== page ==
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Report: Anne Arundel sees uptick in hate crimes

Phil Davis

Phil DavisContact Reporterpdavis@capgaznews.com

Anne Arundel County saw 16 more hate crimes in 2017 compared to 2016, according to Maryland State Police.

The recently released report shows that Anne Arundel had 63 reports of hate crimes or bias incidents in 2017. It had 47 in 2016. The trend is continuing into 2018, said county police spokesman Marc Limansky. He said the county has seen 49 reported hate crimes or bias incidents between January and July, compared to 35 over the same period last year.

Anne Arundel’s increase in 2017 is in line with what Maryland saw overall in 2017, as police say there were 398 reports of such incidents, an increase of 103 compared to 2016.

Much of the increase came from more densely populated regions. Baltimore, Howard, Montgomery and Prince George’s counties also saw increases in reported hate crimes. Most rural counties did not see an increase or had no reported hate crimes in 2017.

Limansky said the numbers probably under-represent the issue as the report only outlines hate crimes reported to local police departments.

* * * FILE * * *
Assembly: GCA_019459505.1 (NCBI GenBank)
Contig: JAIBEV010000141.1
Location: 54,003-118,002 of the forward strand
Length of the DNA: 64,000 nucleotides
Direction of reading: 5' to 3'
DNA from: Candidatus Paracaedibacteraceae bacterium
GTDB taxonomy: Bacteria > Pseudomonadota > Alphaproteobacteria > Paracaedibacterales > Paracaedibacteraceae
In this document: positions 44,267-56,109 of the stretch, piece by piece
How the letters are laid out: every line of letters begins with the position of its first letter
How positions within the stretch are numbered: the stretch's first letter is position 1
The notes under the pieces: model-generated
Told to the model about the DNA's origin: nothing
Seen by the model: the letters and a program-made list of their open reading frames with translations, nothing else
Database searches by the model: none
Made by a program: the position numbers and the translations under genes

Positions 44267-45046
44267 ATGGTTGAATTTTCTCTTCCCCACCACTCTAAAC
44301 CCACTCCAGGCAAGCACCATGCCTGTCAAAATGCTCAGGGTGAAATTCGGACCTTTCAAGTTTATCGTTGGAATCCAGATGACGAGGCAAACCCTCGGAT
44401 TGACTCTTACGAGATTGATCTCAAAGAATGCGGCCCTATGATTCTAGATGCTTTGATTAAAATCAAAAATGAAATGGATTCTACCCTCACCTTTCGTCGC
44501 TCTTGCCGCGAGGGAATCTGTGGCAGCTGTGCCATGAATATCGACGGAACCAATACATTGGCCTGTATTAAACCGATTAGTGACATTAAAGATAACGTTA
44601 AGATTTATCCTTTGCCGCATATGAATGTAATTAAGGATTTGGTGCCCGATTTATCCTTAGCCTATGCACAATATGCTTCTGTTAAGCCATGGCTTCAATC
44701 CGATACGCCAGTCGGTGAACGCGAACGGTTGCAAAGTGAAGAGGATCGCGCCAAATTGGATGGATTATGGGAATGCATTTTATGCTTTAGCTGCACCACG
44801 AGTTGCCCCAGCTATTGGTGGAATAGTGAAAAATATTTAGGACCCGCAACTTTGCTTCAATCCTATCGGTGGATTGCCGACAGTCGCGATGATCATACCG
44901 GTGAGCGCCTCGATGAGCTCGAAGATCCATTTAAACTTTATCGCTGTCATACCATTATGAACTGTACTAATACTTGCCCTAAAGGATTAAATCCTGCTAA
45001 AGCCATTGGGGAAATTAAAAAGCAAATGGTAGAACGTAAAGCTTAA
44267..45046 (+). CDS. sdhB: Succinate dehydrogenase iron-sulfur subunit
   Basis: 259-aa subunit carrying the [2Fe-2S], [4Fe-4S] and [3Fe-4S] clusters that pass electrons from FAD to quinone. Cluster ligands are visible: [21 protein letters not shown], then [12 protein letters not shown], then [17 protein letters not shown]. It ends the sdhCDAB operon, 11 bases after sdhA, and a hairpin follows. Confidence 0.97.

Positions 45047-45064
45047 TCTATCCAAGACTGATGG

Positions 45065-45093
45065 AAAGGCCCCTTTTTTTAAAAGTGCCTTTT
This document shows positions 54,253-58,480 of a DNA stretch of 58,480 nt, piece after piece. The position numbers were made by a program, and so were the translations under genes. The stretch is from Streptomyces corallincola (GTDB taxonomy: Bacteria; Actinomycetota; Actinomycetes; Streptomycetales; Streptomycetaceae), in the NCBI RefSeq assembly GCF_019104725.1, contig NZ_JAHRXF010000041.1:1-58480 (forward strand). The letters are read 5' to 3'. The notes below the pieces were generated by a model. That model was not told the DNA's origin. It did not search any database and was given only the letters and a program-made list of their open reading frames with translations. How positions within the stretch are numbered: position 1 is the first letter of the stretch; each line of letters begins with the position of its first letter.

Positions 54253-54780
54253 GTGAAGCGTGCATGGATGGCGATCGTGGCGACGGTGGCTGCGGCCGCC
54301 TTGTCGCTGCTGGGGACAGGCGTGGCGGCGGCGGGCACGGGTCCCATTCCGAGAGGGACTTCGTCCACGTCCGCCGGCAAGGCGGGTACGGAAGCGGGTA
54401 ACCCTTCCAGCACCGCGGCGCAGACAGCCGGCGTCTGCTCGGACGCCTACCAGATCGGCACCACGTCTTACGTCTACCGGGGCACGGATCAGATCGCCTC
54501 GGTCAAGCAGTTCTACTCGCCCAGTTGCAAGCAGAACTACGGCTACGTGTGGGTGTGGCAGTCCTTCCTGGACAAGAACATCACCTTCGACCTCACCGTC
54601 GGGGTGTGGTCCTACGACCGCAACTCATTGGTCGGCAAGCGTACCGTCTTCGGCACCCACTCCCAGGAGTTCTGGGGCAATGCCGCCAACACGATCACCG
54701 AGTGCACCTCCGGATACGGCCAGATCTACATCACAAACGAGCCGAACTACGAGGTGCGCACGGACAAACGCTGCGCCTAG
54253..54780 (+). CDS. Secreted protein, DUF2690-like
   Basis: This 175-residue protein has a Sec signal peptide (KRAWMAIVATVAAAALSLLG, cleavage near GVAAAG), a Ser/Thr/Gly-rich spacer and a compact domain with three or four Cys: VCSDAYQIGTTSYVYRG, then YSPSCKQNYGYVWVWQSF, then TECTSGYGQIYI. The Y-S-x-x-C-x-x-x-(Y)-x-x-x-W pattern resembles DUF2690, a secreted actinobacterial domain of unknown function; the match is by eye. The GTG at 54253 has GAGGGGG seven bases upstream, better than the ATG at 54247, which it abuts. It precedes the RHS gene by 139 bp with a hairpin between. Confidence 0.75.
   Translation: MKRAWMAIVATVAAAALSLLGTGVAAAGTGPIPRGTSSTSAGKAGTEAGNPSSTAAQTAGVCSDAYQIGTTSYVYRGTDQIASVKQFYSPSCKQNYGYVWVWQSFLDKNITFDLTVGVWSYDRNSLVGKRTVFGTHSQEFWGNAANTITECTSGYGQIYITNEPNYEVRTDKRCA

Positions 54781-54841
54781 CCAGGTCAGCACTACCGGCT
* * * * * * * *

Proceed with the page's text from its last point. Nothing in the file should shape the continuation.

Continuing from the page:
The most common target in such incidents are black people, as the victims of 177 out of 398 reported cases statewide were black, according to the report.

It’s in line with what officers have encountered in Anne Arundel, Limansky said. Of the 63 reported incidents in the county in 2017, 49 were motivated by “race, ethnicity or ancestry,” according to the report.

In May 2017, two men were charged with a hate crime after they were caught on video hanging a noose at Crofton Middle School.

Conner Prout, 20, of Crofton, pleaded guilty to the hate crime in a unique agreement that saw him avoid prison in lieu of community service dictated by the county’s NAACP chapter.

However, John Havermann, 20, of Pasadena, took the case to trial and was found not guilty of the hate crime charge after the judge ruled prosecutors would have needed to prove he was targeting named individuals rather than a general group of people.

Limansky said the majority of hate crimes against blacks in the county involve the use of a racial slur directed at the victims.


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